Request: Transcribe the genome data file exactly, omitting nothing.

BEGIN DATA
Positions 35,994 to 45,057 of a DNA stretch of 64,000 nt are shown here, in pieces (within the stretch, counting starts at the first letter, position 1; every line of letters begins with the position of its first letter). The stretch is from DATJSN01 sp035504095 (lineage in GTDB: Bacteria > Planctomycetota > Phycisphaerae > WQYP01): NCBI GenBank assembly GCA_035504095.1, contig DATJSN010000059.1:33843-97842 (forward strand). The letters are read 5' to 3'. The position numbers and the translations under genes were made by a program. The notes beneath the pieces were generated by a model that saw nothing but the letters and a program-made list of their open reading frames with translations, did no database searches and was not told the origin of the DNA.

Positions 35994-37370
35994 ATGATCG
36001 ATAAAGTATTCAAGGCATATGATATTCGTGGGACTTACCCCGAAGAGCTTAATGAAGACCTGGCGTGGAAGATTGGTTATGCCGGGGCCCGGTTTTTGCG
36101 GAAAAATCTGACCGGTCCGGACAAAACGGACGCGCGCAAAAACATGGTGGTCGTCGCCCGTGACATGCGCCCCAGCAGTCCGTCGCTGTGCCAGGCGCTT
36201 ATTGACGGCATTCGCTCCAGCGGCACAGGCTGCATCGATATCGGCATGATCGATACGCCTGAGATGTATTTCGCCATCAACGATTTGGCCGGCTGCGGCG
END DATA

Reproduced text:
Positions 35,994 to 45,057 of a DNA stretch of 64,000 nt are shown here, in pieces (within the stretch, counting starts at the first letter, position 1; every line of letters begins with the position of its first letter). The stretch is from DATJSN01 sp035504095 (lineage in GTDB: Bacteria > Planctomycetota > Phycisphaerae > WQYP01): NCBI GenBank assembly GCA_035504095.1, contig DATJSN010000059.1:33843-97842 (forward strand). The letters are read 5' to 3'. The position numbers and the translations under genes were made by a program. The notes beneath the pieces were generated by a model that saw nothing but the letters and a program-made list of their open reading frames with translations, did no database searches and was not told the origin of the DNA.

Positions 35994-37370
35994 ATGATCG
36001 ATAAAGTATTCAAGGCATATGATATTCGTGGGACTTACCCCGAAGAGCTTAATGAAGACCTGGCGTGGAAGATTGGTTATGCCGGGGCCCGGTTTTTGCG
36101 GAAAAATCTGACCGGTCCGGACAAAACGGACGCGCGCAAAAACATGGTGGTCGTCGCCCGTGACATGCGCCCCAGCAGTCCGTCGCTGTGCCAGGCGCTT
36201 ATTGACGGCATTCGCTCCAGCGGCACAGGCTGCATCGATATCGGCATGATCGATACGCCTGAGATGTATTTCGCCATCAACGATTTGGCCGGCTGCGGCG